That large car is a Rolls Royce Silver Ghost.
If you enlarge the photo , you can picture the radiator as a Silver Ghost shape radiator but the main indication is the rear spring shape. If you look between the running board box and the rear wheel you will notice that there is no taper of the spring leaves because the rear springs on a ghost and the new Phantom's are chassis mounted cantilever design so the thin part of the spring is mounted on top of the rear axle(at the rear) and under the driver (at the front).
But as my kids often say "You are not always right you know".......N.
Neil , I think that the length of the hood (bonnet)in proportion to the size of the man's body is too short for Rolls Royce ,the radiator is in proportion rather of a Wolseley which belonged to Vickers at the time and was used at the Front with Crosley ,Vauxhall and RR , the latter more often seen in armour .
As I see it ,with respect .
Thanks Tim. Wayne my wife just asked what I was writing and I told her about naming Maxwell. Her response was who gave to you? I went Duh, so I guess my Maxwell is now Uncle Charlie.
I agree more likely a Wolseley, but I wouldn't be surprised if it was an R-R. They were always under the bonnet of them not like the ubiquitous Model "T"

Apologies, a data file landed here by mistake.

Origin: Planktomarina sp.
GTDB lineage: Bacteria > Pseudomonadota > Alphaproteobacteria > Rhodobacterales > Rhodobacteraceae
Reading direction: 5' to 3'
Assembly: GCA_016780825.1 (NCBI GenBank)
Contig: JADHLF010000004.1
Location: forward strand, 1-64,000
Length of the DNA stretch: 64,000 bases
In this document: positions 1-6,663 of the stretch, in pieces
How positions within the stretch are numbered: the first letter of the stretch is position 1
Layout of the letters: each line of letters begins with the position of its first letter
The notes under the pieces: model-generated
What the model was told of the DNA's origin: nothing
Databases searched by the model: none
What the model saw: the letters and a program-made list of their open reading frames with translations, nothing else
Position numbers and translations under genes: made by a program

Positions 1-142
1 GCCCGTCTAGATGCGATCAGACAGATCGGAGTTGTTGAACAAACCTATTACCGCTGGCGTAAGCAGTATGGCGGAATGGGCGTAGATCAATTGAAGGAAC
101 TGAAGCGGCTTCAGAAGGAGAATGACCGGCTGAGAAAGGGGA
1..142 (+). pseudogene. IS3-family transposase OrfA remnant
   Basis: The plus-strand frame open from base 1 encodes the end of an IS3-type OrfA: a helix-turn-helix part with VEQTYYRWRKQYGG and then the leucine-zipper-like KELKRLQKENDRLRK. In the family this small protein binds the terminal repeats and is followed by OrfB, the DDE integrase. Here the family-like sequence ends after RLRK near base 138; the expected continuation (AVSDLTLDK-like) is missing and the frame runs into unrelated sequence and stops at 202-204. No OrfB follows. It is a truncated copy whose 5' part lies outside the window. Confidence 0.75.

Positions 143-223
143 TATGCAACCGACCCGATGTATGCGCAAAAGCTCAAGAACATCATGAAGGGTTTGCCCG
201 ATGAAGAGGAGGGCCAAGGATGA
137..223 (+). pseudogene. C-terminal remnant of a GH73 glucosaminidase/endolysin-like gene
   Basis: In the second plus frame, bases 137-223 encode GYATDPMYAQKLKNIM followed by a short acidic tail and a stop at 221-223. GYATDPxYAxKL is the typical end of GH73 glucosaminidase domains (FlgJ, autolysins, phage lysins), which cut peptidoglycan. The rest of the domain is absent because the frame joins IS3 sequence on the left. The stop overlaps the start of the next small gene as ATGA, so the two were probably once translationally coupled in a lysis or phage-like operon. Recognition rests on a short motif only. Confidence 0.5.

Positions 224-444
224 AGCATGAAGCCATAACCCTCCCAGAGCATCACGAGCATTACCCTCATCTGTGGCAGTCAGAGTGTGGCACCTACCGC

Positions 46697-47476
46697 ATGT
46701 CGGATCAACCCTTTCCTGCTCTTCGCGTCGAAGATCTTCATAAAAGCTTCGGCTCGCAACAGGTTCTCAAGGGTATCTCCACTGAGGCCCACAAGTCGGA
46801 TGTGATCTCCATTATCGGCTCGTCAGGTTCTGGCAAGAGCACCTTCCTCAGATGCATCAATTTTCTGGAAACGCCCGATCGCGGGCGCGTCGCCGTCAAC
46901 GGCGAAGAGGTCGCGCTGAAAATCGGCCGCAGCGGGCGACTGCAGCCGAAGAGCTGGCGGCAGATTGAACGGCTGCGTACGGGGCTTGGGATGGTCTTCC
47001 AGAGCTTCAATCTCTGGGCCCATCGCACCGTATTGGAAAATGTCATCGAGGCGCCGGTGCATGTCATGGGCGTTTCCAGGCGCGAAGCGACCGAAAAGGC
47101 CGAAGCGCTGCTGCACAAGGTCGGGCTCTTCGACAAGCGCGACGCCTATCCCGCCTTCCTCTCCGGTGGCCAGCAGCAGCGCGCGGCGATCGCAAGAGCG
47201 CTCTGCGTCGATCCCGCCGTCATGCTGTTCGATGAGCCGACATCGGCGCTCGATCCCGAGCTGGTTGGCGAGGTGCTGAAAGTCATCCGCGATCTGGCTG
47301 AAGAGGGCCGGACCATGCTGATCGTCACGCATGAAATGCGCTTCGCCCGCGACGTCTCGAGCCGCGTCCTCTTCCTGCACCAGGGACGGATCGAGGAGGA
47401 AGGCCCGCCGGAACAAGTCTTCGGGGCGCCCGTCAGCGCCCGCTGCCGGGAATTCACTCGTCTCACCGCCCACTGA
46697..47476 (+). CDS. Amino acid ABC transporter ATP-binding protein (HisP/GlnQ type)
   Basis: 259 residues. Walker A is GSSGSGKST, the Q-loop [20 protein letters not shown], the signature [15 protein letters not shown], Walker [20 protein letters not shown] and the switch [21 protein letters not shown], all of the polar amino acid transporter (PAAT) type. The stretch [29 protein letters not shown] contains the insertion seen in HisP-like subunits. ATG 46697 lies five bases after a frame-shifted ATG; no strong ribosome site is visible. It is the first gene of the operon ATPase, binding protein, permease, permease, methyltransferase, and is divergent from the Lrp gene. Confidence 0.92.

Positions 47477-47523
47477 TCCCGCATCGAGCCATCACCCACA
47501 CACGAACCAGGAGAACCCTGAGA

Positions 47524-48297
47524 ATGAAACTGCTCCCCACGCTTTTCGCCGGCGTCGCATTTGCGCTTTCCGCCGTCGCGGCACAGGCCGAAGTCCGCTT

The big touring car on the left looks interesting too. Can anybody ID it?
Manuel in Oz
Chris - do you know if any of the Crewe conversions remain and if so, where they're located?
Commonwealth Forces went to the trench helmet in 1916. War ended in 1918. Pretty easy bracket to date the vehicle. Ford offered that style lens in '21 I think - they didn't last long (have a really nice set that will go in some future project). But that modification to a lens didn't originate with Ford. You'll see any number of "blackout" configurations to headlights and cowl lights on military vehicles in period photographs.
The tins contained neither petrol nor water. They contained charges (powder bags). Projectile would be loaded in the gun and then the charges would be loaded behind the projectile (number of bags would depend on range of target they were firing), the breech closed and the gun fired.
Ron, the three 2 gallon tins beside the driver contain petrol, the cylinders (some empty in a pile on the right, and some loaded on the flat cars) are the powder tins.
Ron: Maybe that picture was taken at Fort Devens? Dan
Ah, thought everyone was talking about the big pile of cans next to the tracks.
Very little left of Devens now Dan. Sad.
Ron: I know, My Dad was from Shirley. Still have family there. Dan
Was curious if any Crewe survived and Google turned up a replica being constructed, also check out this link, specifically chapter 7 on the Crewe. I wondered in the photo why the spindles were still attached.
The big car is definitely English. The hood is up and a guy is working on it.
Oops, guess I should have done a forum search before I posted that last photo, sorry for the repeat but this does have better photo than mine.